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care and feeding

This version was saved 15 years, 8 months ago View current version     Page history
Saved by unityfire888@...
on November 22, 2008 at 2:45:12 pm

Feeding and caring for your tropical vermi-forest compost pile.






Average 4:1 (3-5:1)

The big number is carbon, just to be clear

(can't emphasize this point too much)



NITROGEN= greenwaste, kitchen scraps, green leaves, wet fresh food/herbs/etc.....*A note about urine.  It seems to be an over-looked but excellent ready-to-use nitrogen-rich additive. Recommend to add to mulch piles (i.e.tree chips) that are waiting to be added to garden or compost pile. Great activator. Recommend to google it yourself.


CARBON= Dry/brown; dead leaves, paper, woodchips, cardboard, sawdust, dry grass.....Remember; diversity is the key and plenty of it. 4X more carbon than nitrogen.





Feed vermi-forest compost piles/rows in layers = 30% nitrogen and 70 % carbon, alternating and never letting too much nitogen accumuate in one spot (creates anaerobic conditions). Keep everything aerobic at all times, that way no human disease pathogens will be present.

Build rows up to 12-18". Diversity is key, in size, shape and material. Enough but not too much moisture, also oxygen. Imitate a very active tropical forest floor. This is beyond vermiculture because it includes all other participants in soil/nutrient web; fungi, millipedes, beetles, microorganisms, worms, etc.





Compost all kitchen scraps                             Transfer food & organic waste to buckets...or barrels...

                                                                              ...whatever's appropriate scale and easy to carry to compost place.


Gather food scraps and paper            Seeds sprout vigorously in castings so be careful. Great compost, but

when you go to gatherings                untended feeder roots will take over compost bin/row


All paper; junk mail, to-go containers, newspapers, old journals....shredded is best           


If you can get your own shredder, it's awesome... also businesses often shred paper and will give it to you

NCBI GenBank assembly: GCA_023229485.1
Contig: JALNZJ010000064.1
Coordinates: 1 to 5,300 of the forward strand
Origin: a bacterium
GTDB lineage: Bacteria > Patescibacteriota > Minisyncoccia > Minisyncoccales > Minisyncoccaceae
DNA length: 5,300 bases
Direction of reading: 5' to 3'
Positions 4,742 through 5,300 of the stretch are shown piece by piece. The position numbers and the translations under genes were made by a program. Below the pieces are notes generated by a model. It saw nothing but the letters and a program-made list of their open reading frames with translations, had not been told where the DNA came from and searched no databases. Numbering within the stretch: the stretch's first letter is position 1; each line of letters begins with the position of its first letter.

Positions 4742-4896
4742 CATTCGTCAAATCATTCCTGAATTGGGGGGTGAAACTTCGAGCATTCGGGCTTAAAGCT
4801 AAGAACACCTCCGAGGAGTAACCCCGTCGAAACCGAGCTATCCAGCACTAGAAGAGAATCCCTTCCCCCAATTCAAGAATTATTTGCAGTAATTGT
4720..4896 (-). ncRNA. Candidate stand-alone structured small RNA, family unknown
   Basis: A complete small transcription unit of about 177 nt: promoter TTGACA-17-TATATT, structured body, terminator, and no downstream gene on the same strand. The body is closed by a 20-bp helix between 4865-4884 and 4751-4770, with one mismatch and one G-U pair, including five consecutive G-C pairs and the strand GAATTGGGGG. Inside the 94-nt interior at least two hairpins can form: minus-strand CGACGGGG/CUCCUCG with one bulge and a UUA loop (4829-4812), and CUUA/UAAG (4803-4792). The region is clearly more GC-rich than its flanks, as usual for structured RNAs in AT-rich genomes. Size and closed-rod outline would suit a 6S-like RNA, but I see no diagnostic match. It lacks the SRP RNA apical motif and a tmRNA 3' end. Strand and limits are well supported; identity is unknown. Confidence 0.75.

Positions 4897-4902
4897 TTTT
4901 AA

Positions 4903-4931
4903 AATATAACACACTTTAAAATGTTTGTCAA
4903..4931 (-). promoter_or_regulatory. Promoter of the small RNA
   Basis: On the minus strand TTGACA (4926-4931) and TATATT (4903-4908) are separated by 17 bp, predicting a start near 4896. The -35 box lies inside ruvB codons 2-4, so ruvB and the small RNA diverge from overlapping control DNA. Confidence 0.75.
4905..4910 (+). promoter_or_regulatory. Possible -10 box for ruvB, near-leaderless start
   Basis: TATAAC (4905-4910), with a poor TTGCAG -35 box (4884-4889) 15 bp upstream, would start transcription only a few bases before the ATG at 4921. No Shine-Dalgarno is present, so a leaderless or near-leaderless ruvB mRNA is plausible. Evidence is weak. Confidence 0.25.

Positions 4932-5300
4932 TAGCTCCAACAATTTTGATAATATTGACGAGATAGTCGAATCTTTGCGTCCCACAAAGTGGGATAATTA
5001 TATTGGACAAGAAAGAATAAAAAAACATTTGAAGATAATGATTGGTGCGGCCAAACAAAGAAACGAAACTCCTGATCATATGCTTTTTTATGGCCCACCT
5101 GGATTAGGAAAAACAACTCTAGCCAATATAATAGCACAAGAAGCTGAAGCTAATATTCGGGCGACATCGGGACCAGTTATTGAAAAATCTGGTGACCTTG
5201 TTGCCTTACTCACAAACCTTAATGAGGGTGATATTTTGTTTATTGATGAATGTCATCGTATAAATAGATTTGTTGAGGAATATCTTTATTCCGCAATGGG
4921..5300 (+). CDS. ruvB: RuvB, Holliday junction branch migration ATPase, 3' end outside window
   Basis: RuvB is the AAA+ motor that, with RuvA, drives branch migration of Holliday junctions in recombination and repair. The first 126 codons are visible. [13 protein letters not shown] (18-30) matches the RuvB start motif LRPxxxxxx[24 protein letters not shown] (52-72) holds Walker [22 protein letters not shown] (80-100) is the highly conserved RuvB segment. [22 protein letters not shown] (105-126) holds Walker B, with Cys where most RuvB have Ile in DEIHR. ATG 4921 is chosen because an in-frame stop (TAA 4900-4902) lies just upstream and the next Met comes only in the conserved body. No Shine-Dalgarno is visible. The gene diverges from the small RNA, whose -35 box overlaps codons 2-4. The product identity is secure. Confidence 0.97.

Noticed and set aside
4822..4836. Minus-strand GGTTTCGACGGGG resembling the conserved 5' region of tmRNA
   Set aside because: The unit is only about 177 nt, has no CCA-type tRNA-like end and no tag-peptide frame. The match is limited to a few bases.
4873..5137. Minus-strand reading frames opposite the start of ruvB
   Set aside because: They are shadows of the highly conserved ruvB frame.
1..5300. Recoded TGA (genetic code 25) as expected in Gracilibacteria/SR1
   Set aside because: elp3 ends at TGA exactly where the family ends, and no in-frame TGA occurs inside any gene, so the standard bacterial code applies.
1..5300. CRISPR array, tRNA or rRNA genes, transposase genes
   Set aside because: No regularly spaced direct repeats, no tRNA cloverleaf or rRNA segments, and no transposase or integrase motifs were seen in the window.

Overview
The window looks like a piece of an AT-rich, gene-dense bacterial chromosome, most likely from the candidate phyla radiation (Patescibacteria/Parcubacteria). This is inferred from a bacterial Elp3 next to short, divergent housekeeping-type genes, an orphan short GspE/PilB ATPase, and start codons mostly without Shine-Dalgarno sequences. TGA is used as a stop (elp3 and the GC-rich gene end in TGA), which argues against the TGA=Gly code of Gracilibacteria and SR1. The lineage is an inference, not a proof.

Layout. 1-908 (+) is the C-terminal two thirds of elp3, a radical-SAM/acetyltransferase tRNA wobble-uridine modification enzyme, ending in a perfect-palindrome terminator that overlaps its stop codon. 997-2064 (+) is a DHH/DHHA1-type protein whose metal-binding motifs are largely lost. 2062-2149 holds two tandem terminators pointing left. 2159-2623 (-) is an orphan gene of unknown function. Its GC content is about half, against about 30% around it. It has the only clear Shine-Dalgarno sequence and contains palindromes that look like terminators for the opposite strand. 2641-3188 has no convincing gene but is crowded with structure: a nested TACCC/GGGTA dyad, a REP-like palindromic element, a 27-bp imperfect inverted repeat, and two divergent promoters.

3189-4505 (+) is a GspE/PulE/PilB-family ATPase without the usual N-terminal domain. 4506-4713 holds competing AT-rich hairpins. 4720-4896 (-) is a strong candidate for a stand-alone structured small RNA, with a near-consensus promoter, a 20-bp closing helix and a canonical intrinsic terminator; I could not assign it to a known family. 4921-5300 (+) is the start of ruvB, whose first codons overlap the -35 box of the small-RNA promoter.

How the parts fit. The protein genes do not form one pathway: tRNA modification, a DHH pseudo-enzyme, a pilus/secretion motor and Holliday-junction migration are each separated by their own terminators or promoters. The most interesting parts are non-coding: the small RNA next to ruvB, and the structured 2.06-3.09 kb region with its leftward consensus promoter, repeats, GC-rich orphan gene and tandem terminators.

Cardboard is great. It's easy to tear up when wet. (sprinklers work good)   Corrugation is great habitat for worms and mychorhizzal.

    Cardbaord is trees. It feeds the earth.




Woodchips are the basis. Brings in the millipede family and fungi too.


Most kinds are good, some kinds so/so and some no-no. Be aware of what chips you get.

                                                                                                                        Coconut is premium, hands down.

                                          Get good clean mulch wherever you can to start with, and for the future--grow mulch.

                                          Grow coconuts for mulch! Grow NFTs, bananas, trees, etc...plant 50-70% for mulch!

 Dry leaves are important carbon source too.


Chickens are a great companion for forest-style vermi-compost systems. They help you mix.

*(Worms and bugs are very good for chickens too but don't let them eat too much. You know how they are.)

They also eat maggots if your compost should ever (heaven forbid) get anaerobic and disgusting. (gross prevention).

Anyway, try never to go there. Remember, keep your pile cool, never hot. Disperse, layer, don't let nitrogen get too deep or compact.



And moist--- not soggy and not dry. Misters are the best, 15-20 min, once or twice a day. (timers strongly recommended)




Beneficial Active Microorganisms...great to add this, or something like it, at least as a starter. If your pile stays healthy, they will thrive on and on: BAM is similar to EM but needs no activator besides water. The microorganisms in BAM were developed to be more specific for Hawaii soils' needs. It's made in O'ahu and distributed locally by Jimmy Piretti in Kilauea (PHONE # 634-4904)


Bedding first                                                  and layer


Always top with all carbon, no raw food scraps showing. Cover pile with shade cloth. Then no flies.


The pile doesn't need much attention. Awareness and wise observation is where it's at. Stay on top.


that's feeding....

and later....happy harvest............................. happy harvest


A word about mulch:

Most people never get enough. Use more.

And make sure it's getting AIR. (big chunks help, hollow cardboard tubes with holes is way cool....Keep it fluffy)


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